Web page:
There are Japanese sensibilities in the cooking and the plating. We were presented an striped jack kissed by a coal and the roasted bone gelee and a lamb tartare that looked but tasted nothing like pieces of sushi and a bowl of dehydrated mustard leaves with seaweed broth and mixed grains made me think of an ochazuke but a more powerfully flavoured version of it. This common theme carried on from the savoury to the sweet courses, buckwheat for dessert? Buckwheat soufflé, ice cream and roasted buckwheat tea, not too sweet, nutty and light, this dessert was right up my alley.

Not everything points Japanese and not all the flavours are familiar. Some flavour combinations are out of this world. Toffee, bread, milk, beer – a duck liver toffee, caramelised white chocolate, beer foam and crunchy bread with about another 10 different elements is something that when the server announces doesn’t make sense but somehow in your mouth it does. I wondered out loud, I wonder how the chef managed to come up with this combination, imagination and smoking I believe was the response I got. And I believe them. Whatever it is, it works, Saison produces an amazing gastronomic experience.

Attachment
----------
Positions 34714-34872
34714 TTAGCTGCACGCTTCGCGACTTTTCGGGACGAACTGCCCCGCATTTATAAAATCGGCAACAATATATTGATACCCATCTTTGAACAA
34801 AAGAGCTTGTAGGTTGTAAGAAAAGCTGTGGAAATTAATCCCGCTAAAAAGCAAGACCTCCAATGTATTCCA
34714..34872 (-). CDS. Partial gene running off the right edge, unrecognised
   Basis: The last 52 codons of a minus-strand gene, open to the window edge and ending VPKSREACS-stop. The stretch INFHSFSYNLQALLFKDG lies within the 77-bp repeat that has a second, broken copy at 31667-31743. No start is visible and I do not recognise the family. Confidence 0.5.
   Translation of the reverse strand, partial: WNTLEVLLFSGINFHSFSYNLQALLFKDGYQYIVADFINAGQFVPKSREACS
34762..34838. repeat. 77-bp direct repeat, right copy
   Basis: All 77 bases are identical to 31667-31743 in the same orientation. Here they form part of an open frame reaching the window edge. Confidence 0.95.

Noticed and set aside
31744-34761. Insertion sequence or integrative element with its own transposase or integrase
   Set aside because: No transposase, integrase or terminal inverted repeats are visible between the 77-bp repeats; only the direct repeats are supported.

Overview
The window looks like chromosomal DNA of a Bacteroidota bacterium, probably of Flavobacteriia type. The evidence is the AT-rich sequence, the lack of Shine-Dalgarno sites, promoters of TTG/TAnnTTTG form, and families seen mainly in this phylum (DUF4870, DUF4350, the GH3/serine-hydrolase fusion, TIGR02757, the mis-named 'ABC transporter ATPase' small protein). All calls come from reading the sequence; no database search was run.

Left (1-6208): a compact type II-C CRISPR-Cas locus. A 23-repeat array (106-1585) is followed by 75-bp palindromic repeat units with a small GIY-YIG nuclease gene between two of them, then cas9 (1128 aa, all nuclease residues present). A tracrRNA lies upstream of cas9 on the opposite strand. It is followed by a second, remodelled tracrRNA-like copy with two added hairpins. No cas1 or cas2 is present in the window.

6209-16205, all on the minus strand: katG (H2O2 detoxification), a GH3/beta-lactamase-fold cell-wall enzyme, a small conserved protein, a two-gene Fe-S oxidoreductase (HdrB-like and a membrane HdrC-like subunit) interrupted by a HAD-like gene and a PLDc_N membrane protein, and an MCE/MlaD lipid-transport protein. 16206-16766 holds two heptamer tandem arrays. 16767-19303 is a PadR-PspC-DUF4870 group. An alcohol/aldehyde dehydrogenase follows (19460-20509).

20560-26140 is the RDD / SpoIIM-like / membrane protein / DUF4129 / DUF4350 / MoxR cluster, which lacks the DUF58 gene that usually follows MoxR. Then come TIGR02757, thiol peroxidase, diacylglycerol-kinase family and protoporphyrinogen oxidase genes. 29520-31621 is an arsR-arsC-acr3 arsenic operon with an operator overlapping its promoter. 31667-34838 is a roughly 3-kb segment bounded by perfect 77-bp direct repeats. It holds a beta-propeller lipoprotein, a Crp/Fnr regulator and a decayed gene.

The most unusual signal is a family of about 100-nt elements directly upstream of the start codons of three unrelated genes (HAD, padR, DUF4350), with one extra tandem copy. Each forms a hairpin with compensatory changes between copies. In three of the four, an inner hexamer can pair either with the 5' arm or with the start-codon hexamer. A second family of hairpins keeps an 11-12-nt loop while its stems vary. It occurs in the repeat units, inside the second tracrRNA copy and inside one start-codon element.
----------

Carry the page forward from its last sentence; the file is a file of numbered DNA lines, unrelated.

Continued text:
The evening begins with a couple of drinks. We were welcomed with a glass of Krug, cheers to good start for a splendid dinner – we are here yay!! And then once seated, our palates were refreshed with a glass smoked sage soda, pineapple espuma and garnished with the tiniest coriander blossoms.

cheers with krug

soda, smoked pineapple, soda

And this was the rest of the meal -

custard, grilled turnip, sea urchin

reserve caviar, corn pudding, tomato gelee

striped jack, cherry blossom

live scallop, avocado, trumpet lily

king salmon, its roe, vichysoisse

king salmon, its roe, vichysoisse

abalone, roasted over the embers

tomato, sungold tomato, safflower oil, grilled tomatillo consommé
spot prawn, swarnadipa spices, yoghurt, mandarin

melon, melon soup, fermented melon skin, coconut, ham

melon, melon soup, fermented melon skin, coconut, ham
60 day lamb, slow grilled nightshades

brassicas, toasted grains, wild seaweed bouillon

toffee, bread, milk, beer